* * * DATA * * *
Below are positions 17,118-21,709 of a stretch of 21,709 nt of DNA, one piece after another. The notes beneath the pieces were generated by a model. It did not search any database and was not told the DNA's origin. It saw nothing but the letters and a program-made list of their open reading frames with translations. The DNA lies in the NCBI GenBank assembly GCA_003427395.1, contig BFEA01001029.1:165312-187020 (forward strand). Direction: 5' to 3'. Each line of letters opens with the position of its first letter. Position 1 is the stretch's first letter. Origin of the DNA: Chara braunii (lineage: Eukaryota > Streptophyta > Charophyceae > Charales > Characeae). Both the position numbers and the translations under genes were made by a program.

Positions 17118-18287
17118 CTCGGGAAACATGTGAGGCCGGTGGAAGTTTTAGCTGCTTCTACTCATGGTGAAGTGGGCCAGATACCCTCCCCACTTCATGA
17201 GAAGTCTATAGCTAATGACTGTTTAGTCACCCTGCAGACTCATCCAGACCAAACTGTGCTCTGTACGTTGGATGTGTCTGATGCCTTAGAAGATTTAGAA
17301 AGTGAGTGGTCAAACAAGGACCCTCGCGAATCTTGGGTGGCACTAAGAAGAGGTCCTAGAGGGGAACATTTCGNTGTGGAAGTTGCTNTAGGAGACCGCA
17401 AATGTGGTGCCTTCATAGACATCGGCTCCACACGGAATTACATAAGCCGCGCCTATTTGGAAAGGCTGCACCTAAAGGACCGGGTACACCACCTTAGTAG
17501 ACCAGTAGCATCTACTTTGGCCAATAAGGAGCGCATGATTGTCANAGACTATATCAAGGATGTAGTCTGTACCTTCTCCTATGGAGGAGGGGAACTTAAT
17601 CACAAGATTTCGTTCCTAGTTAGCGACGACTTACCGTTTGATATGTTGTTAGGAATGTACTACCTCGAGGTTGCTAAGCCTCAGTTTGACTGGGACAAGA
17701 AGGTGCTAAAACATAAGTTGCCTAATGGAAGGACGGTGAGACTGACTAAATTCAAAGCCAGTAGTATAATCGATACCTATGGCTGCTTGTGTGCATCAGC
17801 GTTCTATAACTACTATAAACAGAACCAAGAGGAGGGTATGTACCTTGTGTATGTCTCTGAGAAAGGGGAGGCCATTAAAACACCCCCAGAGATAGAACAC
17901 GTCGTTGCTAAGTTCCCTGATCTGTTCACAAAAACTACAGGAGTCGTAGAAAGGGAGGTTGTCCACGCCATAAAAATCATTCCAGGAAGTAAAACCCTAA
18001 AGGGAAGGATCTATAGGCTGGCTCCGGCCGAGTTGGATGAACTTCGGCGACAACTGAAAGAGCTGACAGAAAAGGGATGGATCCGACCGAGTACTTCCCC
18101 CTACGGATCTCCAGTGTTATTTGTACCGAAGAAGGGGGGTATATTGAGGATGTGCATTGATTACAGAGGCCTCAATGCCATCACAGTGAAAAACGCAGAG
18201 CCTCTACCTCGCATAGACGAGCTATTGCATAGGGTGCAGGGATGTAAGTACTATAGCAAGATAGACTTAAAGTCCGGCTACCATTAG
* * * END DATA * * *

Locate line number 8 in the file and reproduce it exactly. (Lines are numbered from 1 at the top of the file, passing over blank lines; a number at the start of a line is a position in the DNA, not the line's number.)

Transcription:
17601 CACAAGATTTCGTTCCTAGTTAGCGACGACTTACCGTTTGATATGTTGTTAGGAATGTACTACCTCGAGGTTGCTAAGCCTCAGTTTGACTGGGACAAGA